Ramona Avramov, head tutor and student leader at the UCWbL, assured that tutors are never forced to work with people they feel unsafe with, but Michaels pushed on. The protests over Floyd’s death became a turning point for Michaels with her work with the class.
“I had to evaluate the work I took part in and recognized that it supported an institution [the FOP] that I do not agree with whatsoever,” Michaels said. “I can say for myself and for my supervisor that the reality is that we were complacent in perpetuating a system and did not understand the weight of the issue until more light was shed on anti-Black police brutality and systemic racism because of the murder of George Floyd.”
Avramov herself had issues with the program as a Black woman.
“The problem is that DePaul on the website for this collaboration [with the FOP] … comes across as, ‘We’re excited that we’re doing this,’” she said. “That’s what’s not okay.”
Regarding the collaboration, she says that it is an especially bad time for DePaul to be putting out that type of message.
“I was never 100 percent okay with that collaboration,” Avramov said. “But, it’s because of … these recent events that it feels like it is the most inappropriate more than ever that something like this is going on — no matter what good intention the program was initially started with.”
Michaels said that, while she willingly fulfilled her assignment to the class, she stands with DePaul’s Black community.
“I want to apologize to my fellow Black tutors and students who are hurt by my and the Writing Center’s association with the FOP, and we support you, not them,” she said.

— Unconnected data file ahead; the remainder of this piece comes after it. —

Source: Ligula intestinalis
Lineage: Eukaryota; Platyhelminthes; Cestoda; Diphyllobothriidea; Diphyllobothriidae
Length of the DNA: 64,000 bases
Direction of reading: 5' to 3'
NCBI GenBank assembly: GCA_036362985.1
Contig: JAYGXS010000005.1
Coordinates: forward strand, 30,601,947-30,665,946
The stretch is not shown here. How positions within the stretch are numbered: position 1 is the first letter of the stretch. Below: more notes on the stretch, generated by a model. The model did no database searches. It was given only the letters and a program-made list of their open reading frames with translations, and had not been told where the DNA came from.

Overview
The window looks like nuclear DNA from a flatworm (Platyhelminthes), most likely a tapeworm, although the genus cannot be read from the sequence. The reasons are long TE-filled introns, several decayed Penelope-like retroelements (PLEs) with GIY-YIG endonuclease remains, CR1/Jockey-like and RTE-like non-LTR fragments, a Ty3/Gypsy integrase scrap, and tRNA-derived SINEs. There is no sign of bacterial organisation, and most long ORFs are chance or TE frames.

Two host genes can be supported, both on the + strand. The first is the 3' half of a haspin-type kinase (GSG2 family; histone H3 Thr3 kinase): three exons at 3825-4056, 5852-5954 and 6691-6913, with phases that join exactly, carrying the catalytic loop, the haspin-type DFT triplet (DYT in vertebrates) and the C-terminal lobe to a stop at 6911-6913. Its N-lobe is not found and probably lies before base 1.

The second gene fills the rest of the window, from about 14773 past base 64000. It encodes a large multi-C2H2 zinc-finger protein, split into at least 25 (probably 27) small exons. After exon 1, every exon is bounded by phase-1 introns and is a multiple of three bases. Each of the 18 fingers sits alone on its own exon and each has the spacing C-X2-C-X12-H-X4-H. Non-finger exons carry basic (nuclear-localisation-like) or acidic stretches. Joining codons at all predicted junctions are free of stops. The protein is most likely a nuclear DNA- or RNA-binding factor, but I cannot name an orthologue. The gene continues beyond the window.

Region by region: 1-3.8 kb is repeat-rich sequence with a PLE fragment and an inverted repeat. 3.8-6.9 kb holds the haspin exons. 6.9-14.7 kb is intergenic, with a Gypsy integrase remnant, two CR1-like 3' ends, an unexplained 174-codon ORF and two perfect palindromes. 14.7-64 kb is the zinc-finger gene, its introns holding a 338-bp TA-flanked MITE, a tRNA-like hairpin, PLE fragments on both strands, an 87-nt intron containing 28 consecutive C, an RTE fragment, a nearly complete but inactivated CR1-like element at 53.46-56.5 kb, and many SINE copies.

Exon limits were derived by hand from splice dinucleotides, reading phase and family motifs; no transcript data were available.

Calls for Change
Avramov and Pearson say that no major concerns were raised regarding this situation until May 30, when employees at the UCWbL began circulating a petition on Change.org, an online website that allows for petitions to be easily created, shared and signed, for the UCWbL to immediately sever its ties with the FOP partnered program.
Shealey was one of the student employees who orchestrated the petition with her colleague Patricia Haney. The petition began on the afternoon of May 30 and went through revisions before it was dispersed via social media, email and messaging to UCWbL workers and the greater DePaul community. It has since received almost 500 signatures.
While there was some question among UCWbL employees over the best way to achieve their demands, those interviewed said the petition received unanimous support from their coworkers.
That night, Pearson met with his staff to negotiate their demands, but was unable to meet them satisfactorily. Thus, they turned to a different approach: a virtual walkout.